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Ageing International

, Volume 44, Issue 3, pp 234–249 | Cite as

Too Old to Work: Views on Reemployment in Older Unemployed Immigrants in Germany

  • Irina Catrinel CrăciunEmail author
  • Sarah Rasche
  • Uwe Flick
  • Andreas Hirseland
Article
  • 198 Downloads

Abstract

Despite active aging discourses and labor force integration goals, unemployment and dependency on welfare institutions among older workers still prevails, especially among vulnerable groups like immigrants or women. However, little is known about how older immigrants understand or cope with unemployment. The present study investigates the interplay between age, gender and immigrant status in making sense of unemployment and reemployment barriers. Episodic interviews were conducted with 12 Russian-speaking and 12 Turkish unemployed immigrants living in Germany. Older unemployed immigrants perceived age as an important barrier for reemployment and used old age to make sense of their unemployment, setting the stage for the internalization of negative age stereotypes. Gender norms may be less important than age perceptions in the context of unemployment. Different intervention alternatives are discussed in relation to the immigrant unemployed aging groups studied.

Keywords

Globalization/immigration Immigrants Qualitative research methods Health Workforce issues Ageism 

Notes

Funding

The first author did not receive any funding for the current study. The second and third authors received financial support for the research reported in this article from the Institute for Employment Research (the Research Institute of the Federal Employment Agency in Germany) in a collaborative project of the institute and the Freie Universität Berlin. The fourth author contributed as member of this institute to the article.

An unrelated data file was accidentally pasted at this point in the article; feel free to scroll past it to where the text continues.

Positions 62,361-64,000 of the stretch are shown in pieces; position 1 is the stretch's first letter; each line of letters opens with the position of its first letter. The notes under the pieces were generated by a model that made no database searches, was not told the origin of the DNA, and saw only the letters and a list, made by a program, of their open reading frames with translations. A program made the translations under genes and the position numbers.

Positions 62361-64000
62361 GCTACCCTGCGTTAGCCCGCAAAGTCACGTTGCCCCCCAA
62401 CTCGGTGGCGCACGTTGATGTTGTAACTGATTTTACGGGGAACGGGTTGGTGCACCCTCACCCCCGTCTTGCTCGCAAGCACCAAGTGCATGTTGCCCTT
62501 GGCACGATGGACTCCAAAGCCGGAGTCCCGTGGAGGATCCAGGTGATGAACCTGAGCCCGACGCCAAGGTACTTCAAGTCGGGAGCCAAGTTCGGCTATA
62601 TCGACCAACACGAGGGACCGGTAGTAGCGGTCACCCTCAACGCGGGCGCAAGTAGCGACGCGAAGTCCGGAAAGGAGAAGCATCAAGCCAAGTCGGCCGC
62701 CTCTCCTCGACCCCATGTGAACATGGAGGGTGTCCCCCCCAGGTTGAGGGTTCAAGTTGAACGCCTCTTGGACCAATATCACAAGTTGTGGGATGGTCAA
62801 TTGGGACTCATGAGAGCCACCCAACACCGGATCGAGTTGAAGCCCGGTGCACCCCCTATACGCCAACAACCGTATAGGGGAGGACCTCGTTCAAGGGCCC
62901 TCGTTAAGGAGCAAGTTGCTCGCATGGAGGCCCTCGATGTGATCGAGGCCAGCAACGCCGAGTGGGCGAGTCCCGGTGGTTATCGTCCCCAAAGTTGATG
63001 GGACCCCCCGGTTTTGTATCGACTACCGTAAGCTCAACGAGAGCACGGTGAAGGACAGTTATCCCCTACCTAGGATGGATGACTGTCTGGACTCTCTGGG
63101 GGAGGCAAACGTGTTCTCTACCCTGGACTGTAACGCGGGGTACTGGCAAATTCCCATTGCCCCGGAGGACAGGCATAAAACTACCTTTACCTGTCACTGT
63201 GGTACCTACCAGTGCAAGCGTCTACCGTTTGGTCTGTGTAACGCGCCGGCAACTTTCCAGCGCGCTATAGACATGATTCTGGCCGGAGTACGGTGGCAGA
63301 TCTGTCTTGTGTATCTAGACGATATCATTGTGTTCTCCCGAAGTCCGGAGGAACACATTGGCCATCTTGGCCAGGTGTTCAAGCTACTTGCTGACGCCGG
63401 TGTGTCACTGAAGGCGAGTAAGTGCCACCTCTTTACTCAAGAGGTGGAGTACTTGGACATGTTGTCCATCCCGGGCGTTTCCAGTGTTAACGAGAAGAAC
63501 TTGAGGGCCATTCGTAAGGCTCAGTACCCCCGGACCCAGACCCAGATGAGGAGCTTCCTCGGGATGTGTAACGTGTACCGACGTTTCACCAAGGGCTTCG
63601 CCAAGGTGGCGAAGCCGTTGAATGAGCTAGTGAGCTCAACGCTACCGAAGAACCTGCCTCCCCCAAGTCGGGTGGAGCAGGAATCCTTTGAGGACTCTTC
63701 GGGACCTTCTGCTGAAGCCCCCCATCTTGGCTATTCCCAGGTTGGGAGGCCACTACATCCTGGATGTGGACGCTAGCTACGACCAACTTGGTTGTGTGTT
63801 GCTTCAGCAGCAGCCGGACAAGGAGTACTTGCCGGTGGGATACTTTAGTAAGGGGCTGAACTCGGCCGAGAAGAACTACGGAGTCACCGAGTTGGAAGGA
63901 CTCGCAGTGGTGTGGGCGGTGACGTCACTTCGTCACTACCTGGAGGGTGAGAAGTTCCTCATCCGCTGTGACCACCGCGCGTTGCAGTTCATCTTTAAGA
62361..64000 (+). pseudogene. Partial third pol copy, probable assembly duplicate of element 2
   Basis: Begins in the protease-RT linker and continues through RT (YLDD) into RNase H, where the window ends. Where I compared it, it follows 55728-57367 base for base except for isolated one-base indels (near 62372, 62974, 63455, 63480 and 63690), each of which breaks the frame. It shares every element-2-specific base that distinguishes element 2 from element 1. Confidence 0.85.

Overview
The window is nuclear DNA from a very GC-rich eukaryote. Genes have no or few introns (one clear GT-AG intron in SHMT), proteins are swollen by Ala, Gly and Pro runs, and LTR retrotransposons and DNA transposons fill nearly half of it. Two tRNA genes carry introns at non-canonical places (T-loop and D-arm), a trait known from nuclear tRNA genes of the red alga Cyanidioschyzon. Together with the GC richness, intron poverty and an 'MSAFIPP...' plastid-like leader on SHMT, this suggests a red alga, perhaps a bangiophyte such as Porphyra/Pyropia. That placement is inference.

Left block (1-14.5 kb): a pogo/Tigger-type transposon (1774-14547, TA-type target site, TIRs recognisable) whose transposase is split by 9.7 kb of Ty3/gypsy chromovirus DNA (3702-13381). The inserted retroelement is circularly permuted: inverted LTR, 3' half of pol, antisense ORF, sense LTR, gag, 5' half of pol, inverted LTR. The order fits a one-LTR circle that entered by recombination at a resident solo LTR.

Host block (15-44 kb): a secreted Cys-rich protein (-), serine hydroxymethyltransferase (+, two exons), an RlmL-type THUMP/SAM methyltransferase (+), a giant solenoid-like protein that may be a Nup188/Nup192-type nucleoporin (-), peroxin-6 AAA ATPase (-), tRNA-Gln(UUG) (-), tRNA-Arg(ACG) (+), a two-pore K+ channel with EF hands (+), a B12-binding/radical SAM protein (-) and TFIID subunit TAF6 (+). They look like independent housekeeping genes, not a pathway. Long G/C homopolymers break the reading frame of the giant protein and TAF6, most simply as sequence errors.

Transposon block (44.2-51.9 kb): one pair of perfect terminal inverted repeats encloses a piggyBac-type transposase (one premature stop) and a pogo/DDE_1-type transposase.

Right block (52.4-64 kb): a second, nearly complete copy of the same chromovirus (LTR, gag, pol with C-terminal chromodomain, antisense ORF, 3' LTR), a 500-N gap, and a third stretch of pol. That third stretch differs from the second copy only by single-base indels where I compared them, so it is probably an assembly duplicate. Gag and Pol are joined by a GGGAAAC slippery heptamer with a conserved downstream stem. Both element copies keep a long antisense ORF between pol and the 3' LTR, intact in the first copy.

Compliance with Ethical Standards

Conflict of Interest

The authors declared no potential conflicts of interest with respect to the research, authorship, and/or publication of this article.

Informed Consent

Informed consent was obtained from all individual participants included in the study.

Ethical Treatment of Experimental Subjects (Animal and Human)

All procedures performed in studies involving human participants were in accordance with the ethical standards of the institutional and/or national research committee and with the 1964 Helsinki declaration and its later amendments or comparable ethical standards.

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Copyright information

© Springer Science+Business Media, LLC, part of Springer Nature 2018

Authors and Affiliations

  • Irina Catrinel Crăciun
    • 1
    • 2
    Email author
  • Sarah Rasche
    • 2
  • Uwe Flick
    • 2
  • Andreas Hirseland
    • 3
  1. 1.Babeş-Bolyai UniversityCluj-NapocaRomania
  2. 2.Department of Education and Psychology, Division of Qualitative Social and Education ResearchFreie Universität BerlinBerlinGermany
  3. 3.Institute for Employment ResearchNürnbergGermany

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